The practice of men swapping daughters for wives or nieces as daughters-in-law is evident among the Bedouin. Although this pattern has its roots in ancient Arab culture and is a unique exception to theories of exchange marriage (EM), there is little reference to the circumstances of its occurrence in the anthropological literature. This article reviews the background of and suggests explanations for this practice. EM is shown to be a strategy that largely serves the desire for upward mobility of small and hence lowly graded groups of agnates. The article demonstrates how EM operates in an olden 'urfi setting, dominated by patrilineages, while shar'i courts tend to oppose it. We argue that, although it entails structural implications, this behavioural pattern does not have a structural end.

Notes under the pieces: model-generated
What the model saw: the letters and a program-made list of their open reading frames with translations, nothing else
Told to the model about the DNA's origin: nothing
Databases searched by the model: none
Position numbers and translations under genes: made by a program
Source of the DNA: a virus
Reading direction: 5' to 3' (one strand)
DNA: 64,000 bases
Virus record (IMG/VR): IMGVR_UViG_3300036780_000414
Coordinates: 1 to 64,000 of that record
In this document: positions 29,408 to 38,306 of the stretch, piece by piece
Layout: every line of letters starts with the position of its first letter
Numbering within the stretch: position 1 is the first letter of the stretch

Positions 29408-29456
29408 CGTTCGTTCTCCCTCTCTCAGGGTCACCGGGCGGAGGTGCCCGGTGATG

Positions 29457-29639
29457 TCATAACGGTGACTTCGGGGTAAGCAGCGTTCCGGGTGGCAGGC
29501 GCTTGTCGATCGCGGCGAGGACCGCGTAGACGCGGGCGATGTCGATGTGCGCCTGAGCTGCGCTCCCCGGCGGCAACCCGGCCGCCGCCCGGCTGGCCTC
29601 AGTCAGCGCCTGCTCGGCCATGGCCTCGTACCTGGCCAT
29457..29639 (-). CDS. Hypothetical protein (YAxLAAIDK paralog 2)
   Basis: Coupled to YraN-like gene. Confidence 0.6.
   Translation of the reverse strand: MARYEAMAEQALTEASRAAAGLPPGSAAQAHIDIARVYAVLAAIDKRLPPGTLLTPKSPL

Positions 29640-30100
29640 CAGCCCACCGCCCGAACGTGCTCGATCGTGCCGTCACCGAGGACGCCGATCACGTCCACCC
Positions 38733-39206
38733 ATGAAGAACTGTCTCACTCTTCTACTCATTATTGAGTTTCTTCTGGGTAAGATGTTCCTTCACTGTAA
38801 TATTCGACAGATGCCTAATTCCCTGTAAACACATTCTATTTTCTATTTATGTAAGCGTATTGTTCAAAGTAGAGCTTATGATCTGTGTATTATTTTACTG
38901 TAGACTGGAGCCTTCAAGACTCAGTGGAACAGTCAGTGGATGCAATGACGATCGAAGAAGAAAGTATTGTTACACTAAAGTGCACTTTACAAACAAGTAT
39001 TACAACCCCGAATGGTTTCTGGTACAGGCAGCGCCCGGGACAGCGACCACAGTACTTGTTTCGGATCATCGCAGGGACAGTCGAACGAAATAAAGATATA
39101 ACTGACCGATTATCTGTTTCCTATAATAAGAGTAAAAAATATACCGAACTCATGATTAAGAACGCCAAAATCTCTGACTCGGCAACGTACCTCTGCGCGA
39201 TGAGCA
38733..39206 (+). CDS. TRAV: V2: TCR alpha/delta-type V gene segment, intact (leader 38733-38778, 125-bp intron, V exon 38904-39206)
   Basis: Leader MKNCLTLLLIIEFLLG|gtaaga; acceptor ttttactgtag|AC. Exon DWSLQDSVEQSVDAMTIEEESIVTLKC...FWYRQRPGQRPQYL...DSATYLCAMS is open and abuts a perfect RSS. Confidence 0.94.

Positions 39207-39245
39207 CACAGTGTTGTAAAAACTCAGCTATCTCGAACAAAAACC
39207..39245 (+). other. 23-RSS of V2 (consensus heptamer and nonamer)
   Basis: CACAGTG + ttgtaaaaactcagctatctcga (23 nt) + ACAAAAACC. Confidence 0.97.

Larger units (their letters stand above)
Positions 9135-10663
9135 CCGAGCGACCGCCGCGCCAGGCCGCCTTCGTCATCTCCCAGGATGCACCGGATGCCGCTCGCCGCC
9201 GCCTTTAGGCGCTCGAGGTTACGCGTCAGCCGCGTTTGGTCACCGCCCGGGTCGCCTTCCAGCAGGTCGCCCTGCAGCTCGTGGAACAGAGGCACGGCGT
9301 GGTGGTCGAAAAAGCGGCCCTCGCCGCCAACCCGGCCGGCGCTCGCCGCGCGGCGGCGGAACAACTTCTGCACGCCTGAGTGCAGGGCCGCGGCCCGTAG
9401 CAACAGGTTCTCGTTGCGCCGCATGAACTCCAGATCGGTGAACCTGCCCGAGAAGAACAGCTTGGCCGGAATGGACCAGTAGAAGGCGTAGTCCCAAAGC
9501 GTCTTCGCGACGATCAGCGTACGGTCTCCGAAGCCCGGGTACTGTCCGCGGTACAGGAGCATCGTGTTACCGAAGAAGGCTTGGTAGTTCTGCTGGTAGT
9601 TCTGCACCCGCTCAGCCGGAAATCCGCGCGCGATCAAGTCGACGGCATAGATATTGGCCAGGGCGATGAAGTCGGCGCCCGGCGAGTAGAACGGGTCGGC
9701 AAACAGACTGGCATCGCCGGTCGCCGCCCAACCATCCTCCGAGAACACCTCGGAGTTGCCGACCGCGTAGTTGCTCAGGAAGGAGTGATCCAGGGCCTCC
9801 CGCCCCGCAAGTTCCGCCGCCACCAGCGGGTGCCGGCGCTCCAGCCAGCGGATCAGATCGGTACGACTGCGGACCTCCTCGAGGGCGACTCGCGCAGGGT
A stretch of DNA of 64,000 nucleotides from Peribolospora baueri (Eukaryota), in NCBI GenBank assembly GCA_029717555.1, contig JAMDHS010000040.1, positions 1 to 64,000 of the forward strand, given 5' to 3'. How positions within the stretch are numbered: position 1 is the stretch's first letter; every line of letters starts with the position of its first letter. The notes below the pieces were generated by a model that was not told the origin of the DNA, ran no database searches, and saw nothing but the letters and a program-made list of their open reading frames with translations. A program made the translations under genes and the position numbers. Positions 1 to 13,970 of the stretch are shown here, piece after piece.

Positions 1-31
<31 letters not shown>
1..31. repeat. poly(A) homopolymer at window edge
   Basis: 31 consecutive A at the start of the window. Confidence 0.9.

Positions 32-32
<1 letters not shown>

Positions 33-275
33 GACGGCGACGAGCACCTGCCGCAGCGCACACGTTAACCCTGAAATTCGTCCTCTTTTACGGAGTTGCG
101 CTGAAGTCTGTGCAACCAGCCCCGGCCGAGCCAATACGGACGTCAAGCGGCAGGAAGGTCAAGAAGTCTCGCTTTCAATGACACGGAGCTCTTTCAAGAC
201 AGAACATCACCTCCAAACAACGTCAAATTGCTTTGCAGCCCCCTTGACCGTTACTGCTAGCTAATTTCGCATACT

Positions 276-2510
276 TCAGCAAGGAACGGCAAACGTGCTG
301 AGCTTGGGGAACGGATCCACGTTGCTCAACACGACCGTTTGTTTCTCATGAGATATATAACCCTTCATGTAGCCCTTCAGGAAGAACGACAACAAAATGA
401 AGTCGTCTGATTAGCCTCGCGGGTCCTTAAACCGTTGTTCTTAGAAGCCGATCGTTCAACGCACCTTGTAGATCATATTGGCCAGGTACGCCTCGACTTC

'Urf, Shar'ia and State Law
Gideon M. Kressel and Khalil Abu-Rabi'a
Rank Infraction among the Ngadha in Flores, Indonesia
Olaf H. Smedal
nobles. Indeed, as already hinted at, the very existence of nobility is now in question because strictly enforced hypergamy, in combination with the impossibility to ascend the ladder of rank, spells certain demographic extinction, 15 a point I shall